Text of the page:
From the new March-April 2014 issue of News & Letters:
London, England–The UN’s own rapporteur for housing, Raquel Rolnik, has denounced UK government policy as creating a housing crisis for its most vulnerable citizens. Her findings were dismissed as a “misleading Marxist diatribe” by cabinet ministers. In a report detailing her investigation into the British housing sector, Rolnik specifically targets the government’s now infamous “bedroom tax.” She described it for Al Jazeera as having “an enormous impact on [a citizen’s] right to housing and also on other human rights, like the right to food [and] the right to education.”
It’s not every day that the British conservatives mention Marxism. As a party that still celebrates the era of Thatcherism and the warm relations with cold warrior President Ronald Reagan, you can be sure the much hated and feared specter of Marx was only invoked due to particular irritation at Ms. Rolnik’s audacity. Less kind musings on her character were also uttered. Conservative Party MP Stuart Jackson referred to her as a “loopy Brazilian lefty,” insanity presumably being the hallmark of anyone who dares criticize the government.
PENALIZING THE POOREST
The bedroom tax is an increasingly unpopular measure brought in as part of the Welfare Reform Act of 2013. In reality an “under-occupation penalty,” the tax penalizes social housing tenants living in a property with an allegedly spare bedroom. The penalty consists of a reduction in their housing benefit, a 14% reduction for having a single unoccupied bedroom, with further penalties for additional unoccupied rooms.
The bedroom tax was initially criticized (see April 2013 N&L) as likely to prompt an exodus from existing accommodations as people attempted to “downsize” their living arrangements in the hope of retaining existing benefits. Since then the UN report cites increasingly numerous accounts of people struggling or completely failing to meet rent demands, with those suffering a reduction in much needed income left in “tremendous despair.”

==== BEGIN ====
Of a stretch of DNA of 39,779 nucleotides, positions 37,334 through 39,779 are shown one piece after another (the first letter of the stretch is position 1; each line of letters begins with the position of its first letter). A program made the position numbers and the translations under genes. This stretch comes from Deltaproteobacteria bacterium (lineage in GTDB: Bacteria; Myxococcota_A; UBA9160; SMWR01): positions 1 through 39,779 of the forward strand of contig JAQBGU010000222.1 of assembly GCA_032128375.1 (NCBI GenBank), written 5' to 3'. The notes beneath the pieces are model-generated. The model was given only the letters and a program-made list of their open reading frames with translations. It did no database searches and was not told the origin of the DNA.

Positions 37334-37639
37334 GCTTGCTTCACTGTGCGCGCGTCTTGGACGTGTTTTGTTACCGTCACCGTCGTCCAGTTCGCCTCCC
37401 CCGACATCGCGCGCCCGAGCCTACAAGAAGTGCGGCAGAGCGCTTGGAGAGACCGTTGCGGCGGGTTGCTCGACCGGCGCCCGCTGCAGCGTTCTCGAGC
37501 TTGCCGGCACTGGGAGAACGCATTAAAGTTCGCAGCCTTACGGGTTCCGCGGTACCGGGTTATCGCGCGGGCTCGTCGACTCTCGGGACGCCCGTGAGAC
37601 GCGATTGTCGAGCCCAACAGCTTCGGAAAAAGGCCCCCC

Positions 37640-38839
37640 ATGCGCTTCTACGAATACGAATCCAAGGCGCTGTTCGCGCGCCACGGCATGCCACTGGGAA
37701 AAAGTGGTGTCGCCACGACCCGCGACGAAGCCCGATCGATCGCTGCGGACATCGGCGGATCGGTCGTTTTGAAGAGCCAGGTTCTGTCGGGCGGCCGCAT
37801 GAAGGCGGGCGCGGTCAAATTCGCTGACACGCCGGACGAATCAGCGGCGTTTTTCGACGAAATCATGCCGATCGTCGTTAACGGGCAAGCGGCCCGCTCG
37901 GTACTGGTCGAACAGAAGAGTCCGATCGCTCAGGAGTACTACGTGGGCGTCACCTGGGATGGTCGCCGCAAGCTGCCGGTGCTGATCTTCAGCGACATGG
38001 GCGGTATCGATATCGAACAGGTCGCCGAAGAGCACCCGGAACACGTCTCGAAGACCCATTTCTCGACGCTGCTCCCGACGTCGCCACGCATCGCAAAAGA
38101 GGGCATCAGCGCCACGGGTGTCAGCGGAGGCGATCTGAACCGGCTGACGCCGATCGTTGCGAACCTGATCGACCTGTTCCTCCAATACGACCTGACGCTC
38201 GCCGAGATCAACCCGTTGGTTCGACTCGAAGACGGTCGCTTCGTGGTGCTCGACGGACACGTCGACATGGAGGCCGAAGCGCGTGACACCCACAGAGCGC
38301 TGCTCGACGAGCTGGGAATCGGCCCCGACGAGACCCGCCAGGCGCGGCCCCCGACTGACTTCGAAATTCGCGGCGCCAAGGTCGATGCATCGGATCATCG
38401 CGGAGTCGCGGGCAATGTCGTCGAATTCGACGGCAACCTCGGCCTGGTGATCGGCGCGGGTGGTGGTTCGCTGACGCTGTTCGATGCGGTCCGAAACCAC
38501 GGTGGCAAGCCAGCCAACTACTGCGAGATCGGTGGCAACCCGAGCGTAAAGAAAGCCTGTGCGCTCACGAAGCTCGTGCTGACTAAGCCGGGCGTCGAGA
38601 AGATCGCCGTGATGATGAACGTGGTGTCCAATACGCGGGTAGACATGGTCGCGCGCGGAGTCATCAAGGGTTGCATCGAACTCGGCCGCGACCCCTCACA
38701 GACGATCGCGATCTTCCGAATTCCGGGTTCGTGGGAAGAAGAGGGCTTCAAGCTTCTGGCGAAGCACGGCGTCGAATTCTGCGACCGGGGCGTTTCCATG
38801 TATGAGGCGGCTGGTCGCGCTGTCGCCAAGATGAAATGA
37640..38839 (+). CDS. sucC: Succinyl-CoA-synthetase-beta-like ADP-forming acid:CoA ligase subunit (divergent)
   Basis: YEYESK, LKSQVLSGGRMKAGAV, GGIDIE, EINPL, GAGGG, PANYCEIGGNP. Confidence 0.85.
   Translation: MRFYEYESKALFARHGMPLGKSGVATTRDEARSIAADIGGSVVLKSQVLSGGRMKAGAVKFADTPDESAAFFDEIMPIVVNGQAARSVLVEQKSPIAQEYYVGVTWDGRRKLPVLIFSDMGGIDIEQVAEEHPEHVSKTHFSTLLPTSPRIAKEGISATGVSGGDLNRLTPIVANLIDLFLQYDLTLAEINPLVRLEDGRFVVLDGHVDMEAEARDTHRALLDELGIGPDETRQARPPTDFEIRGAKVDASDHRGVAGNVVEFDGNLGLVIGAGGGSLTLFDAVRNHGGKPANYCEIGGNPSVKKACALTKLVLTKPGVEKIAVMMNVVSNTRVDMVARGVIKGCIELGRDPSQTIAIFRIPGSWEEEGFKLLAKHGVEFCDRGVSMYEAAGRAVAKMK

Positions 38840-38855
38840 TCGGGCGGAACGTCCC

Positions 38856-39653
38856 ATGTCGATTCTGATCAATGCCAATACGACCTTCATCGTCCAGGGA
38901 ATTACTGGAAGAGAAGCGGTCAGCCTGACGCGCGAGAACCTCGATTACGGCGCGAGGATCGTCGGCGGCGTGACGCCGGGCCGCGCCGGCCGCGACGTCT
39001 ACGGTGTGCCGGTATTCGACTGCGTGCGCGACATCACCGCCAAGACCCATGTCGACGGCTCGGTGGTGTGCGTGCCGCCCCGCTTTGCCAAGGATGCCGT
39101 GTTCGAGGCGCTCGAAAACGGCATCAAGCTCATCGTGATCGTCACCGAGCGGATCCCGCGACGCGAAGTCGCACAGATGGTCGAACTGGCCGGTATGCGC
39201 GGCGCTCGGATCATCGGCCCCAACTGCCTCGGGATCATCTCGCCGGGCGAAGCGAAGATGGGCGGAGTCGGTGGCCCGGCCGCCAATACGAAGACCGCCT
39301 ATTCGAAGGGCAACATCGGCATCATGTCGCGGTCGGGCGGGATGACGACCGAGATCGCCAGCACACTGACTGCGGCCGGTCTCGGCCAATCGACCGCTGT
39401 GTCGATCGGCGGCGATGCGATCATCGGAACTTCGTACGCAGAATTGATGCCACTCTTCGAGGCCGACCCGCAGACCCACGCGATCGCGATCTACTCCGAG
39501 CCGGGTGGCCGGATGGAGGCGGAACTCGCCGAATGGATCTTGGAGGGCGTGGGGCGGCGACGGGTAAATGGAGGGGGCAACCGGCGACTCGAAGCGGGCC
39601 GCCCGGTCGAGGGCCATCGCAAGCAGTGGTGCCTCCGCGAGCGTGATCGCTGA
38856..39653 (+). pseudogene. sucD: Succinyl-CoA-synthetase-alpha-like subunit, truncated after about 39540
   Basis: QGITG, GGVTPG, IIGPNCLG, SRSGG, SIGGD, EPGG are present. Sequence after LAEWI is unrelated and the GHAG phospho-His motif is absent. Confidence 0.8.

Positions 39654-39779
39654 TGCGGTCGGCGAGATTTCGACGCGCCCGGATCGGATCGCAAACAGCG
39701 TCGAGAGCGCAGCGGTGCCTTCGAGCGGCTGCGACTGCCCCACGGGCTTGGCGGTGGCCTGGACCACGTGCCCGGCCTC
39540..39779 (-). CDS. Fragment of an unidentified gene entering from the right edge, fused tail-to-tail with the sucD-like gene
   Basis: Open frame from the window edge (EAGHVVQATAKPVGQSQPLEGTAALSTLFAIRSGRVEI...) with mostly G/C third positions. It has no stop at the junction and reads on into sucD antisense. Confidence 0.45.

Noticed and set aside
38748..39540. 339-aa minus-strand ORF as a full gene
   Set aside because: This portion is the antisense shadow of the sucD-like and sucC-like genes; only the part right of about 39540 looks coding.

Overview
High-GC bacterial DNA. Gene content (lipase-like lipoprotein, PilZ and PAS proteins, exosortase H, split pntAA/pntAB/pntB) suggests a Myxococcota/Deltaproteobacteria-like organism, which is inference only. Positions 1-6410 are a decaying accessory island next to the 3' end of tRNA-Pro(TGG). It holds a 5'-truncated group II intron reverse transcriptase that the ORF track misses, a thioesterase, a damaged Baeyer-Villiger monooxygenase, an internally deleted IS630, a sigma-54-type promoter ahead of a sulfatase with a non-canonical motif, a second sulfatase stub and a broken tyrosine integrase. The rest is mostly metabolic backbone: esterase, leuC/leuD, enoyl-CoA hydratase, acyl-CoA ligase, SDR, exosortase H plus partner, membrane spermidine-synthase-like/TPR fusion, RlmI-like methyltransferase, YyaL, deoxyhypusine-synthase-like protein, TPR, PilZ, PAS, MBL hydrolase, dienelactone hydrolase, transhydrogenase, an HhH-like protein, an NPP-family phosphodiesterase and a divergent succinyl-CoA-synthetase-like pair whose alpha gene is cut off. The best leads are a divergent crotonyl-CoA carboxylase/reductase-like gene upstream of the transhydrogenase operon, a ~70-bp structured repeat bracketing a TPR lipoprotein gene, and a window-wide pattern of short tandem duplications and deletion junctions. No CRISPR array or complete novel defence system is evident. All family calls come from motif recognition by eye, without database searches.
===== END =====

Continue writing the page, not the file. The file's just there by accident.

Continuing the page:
Yet it’s not just criticism of the bedroom tax that has earned Ms. Rolnik the ire of her Conservative Party critics. Given their ongoing nostalgia for the days of Thatcherism, the UN report has offended the government by pointing to the erosion of welfare housing with the introduction of the Housing Act of 1980. What started as a seemingly benevolent offer to allow tenants to buy their homes soon transformed into a mass intrusion by the private sector into social housing. The end result was a gradual decline in the social housing sector and reckless profiteering of private landlords now firmly in possession of former welfare accommodations.
According to Rolnik, over a 15-year period median house prices across Britain rose over 200%, while full time earnings rose just 55%. With the onset of the 2007-2008 recession, tighter credit controls and the reticence of banks to lend to first-time mortgage customers led to a growing reliance on private housing. Coupled with subsequent rent increases (around 37% over the past five years) and an actual physical lack of new housing construction in the face of population growth, it’s no wonder the bedroom tax constitutes the final straw in what has been an ongoing exercise in callousness against some of Britain’s most vulnerable.
The UK remains a signatory to the European Convention on Human Rights (ECHR), and as such is legally obliged to implement such rights in conjunction with broader policy decisions. In association with the broader International Covenant on Economic, Social and Cultural Rights, the right to adequate housing remains a hot topic across Europe and the UK. One could think that there is a general hostility to human rights law taking root within British politics. You’d be right to think that.
HUMAN RIGHTS DISPOSABLE
Despite bizarrely not having a codified constitution, Britain has still incorporated certain facets of European constitutional law into its domestic affairs. The Human Rights Act of 1998 is one such piece of legislation that attempts to graft the European Convention onto UK domestic jurisprudence–a move which has met with hostility from the current government as its policy decisions increasingly place it at odds with the ECHR. Home Secretary Theresa May has in fact attempted to spearhead moves to scrap the Human Rights Act and even withdraw from the ECHR, in the process dragging Britain outside the jurisdiction of the European Court.
Whereas the government would like to present such a move as somehow a reclamation of British sovereignty, ongoing state policy is increasingly being seen for what it is–an infringement on the welfare of its citizens. The Prime Minister has until recently felt comfortably isolated from the suffering of many ordinary voters, but the appearance of UN officials on their side is bound to create consternation. Attempting to dismiss the issue as a Marxist diatribe therefore highlights nothing but desperation.